aa,bb - white.

    You can see from this that if a dominant gene (A and B) are both present then the flesh color is red.

    The genes for white kings are rare in Alaska. A higher percentage is found in the Pacific Northwest.

    How red a fish is or just a pink color depends on the amount of pigment in their diet. However, a white king cannot become a red king no matter the diet because the genes controlling the process are not available.

    I've seen and read this and understand what it says, but it doesn't answer one question for me: What about the partial whites? Ive caught them that were half and half (almost always front half white and back half red), mottled (usually all white in the front half, mottled in the belly, and red back of the ribs), and partials. The last "partial" I caught was all white except for about 4 inches at the caudal peduncle.

    Interesting speculation, but it doesn't change the fact that they sure are different on the table! We're talking silvery bright fish with WHITE flesh. I know folks who call silvery colored kings "whites" simply because the skin's not red, and without regard for the flesh color. And some folks think "white" kings are those bright cherry red ones on the spawning grounds with flesh faded to white. Bleah!!!!!

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  • Water_Gremlin
    replied
    I tell you what, I learn something every day. I didnt know there was a white king.

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  • yukon
    replied
    Good evening doc!

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  • fishNphysician
    replied
    white king pics.... can you say S-T-U-M-P-Y ?

    ..........

    [ATTACH]240[/ATTACH]

    [ATTACH]242[/ATTACH]

    Leave a comment:


  • wildog
    replied
    Originally posted by fishNphysician
    The ability of a salmon to store the red-orange pigment carotene in its fat cells is controlled genetically. So a sockeye salmon (red) stores carotene in its fat cells, and a chum salmon metabolizes it into a colorless Vitamin A. For a chinook salmon, flesh color is determined by two genes in a duplicate recessive gene interaction. Here is a list that will help explain this. It comes from an ADF&G publication. The genotype is the combination of capital and small case letters and the flesh color is defined.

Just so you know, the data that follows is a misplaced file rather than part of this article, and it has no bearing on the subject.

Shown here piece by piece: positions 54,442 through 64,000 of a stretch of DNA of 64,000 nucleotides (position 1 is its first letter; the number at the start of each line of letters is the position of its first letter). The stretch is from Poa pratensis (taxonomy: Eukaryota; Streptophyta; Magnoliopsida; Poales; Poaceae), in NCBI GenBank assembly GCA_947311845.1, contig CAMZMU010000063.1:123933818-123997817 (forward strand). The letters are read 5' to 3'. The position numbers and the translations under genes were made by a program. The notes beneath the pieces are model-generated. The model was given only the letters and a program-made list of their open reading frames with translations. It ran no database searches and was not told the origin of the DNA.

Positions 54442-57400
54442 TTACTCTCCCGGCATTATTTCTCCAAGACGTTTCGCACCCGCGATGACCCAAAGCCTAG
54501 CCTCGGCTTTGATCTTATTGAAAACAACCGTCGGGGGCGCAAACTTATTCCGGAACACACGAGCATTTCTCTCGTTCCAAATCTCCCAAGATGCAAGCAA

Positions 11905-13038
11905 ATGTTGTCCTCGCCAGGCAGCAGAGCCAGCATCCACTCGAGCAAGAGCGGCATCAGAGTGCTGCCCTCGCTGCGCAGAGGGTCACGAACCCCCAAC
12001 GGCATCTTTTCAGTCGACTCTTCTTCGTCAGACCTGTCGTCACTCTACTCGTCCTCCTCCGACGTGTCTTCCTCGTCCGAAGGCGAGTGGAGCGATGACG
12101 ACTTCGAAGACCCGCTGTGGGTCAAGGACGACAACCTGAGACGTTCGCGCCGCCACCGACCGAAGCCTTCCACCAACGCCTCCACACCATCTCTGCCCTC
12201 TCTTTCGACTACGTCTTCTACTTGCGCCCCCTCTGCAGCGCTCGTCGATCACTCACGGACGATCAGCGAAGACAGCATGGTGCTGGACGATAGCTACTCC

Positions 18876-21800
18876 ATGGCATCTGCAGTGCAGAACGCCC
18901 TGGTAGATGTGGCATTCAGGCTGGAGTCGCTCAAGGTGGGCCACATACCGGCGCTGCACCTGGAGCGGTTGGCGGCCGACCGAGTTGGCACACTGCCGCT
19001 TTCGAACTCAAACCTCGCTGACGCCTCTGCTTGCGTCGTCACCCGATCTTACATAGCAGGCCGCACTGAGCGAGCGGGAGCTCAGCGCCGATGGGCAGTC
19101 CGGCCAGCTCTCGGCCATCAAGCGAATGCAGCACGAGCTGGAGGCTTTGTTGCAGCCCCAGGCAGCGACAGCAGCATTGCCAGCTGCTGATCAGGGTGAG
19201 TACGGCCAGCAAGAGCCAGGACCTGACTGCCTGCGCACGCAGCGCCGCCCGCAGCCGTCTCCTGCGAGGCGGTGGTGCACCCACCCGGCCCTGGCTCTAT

AA,BB -red flesh color,

    AABb - red,
    AA,bb - white,
    Aa,BB - red,
    Aa,Bb - red,
    Aa,bb - white,
    aa,BB-white,
    aa,Bb-white,
    aa,bb - white.

    You can see from this that if a dominant gene (A and B) are both present then the flesh color is red.

    The genes for white kings are rare in Alaska. A higher percentage is found in the Pacific Northwest.

    How red a fish is or just a pink color depends on the amount of pigment in their diet. However, a white king cannot become a red king no matter the diet because the genes controlling the process are not available.

    White Kings must me more prevalent in WA because I have caught Kings my entire life in OR and have never seen or heard of one until I moved to AK last year, and here they are spoken of commonly.

    Leave a comment:


  • fishNphysician
    replied
    Originally posted by viktor
    Raw thinly sliced fresh white king is some of the best sushi in the world. It has far superior flavor and texture then the red king and is a delicasy in the sushi houses, Chef
    I'm sure the reason they are so in demand among the sushi chefs is the fat content. These white kings are absolute butterballs.... both inside and out.... built like stumpy footballs and just dripping with oil.... even the back pieces!

    Makes me think that the enzyme needed to store carotene in the fat cells has something to do with their overall lipid metabolism and their ability to store massive amounts of fat in their flesh.

    BTW, smoked collars from a white king are to die for.

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  • viktor
    replied
    white king sashimi

    Raw thinly sliced fresh white king is some of the best sushi in the world. It has far superior flavor and texture then the red king and is a delicasy in the sushi houses, Chef

    Leave a comment: